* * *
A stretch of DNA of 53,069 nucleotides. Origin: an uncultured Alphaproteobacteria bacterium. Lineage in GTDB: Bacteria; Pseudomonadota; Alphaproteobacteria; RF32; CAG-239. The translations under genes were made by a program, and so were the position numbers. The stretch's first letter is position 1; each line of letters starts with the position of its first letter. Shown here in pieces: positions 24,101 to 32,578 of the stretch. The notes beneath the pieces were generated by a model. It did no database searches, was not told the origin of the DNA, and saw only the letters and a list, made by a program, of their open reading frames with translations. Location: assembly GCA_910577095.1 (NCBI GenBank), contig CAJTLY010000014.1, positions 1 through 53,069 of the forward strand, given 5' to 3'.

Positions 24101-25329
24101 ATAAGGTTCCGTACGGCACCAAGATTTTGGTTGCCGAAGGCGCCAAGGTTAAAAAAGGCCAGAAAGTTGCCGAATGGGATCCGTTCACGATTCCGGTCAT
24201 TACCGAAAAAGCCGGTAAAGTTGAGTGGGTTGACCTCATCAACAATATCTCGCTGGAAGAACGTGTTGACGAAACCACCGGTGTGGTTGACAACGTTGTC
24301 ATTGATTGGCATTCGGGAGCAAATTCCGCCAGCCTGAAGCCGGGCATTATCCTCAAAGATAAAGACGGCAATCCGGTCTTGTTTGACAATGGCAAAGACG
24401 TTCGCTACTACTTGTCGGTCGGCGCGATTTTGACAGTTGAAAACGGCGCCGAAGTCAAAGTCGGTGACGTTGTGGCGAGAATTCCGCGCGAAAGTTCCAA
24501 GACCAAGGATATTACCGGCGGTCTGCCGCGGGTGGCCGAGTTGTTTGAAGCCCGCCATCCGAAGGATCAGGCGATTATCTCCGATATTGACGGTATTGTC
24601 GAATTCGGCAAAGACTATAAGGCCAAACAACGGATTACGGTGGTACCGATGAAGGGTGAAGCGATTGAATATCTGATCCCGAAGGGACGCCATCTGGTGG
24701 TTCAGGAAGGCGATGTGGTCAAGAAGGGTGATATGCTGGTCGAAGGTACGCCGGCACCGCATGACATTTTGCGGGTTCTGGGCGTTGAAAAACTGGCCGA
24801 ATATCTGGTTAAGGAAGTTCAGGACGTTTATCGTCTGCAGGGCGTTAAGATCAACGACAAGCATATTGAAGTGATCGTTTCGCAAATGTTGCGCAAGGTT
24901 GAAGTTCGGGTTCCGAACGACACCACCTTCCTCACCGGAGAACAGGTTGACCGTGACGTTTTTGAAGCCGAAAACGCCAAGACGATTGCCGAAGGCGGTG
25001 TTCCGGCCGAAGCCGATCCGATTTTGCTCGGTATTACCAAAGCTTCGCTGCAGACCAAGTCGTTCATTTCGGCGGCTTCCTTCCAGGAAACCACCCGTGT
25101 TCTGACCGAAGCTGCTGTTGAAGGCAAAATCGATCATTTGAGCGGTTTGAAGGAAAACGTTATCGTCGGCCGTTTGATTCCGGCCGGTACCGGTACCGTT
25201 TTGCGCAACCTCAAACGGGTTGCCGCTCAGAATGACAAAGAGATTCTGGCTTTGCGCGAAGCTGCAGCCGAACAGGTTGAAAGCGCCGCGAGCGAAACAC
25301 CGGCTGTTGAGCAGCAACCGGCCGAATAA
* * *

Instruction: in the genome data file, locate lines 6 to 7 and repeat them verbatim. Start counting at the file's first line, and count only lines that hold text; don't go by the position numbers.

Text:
24401 TTCGCTACTACTTGTCGGTCGGCGCGATTTTGACAGTTGAAAACGGCGCCGAAGTCAAAGTCGGTGACGTTGTGGCGAGAATTCCGCGCGAAAGTTCCAA
24501 GACCAAGGATATTACCGGCGGTCTGCCGCGGGTGGCCGAGTTGTTTGAAGCCCGCCATCCGAAGGATCAGGCGATTATCTCCGATATTGACGGTATTGTC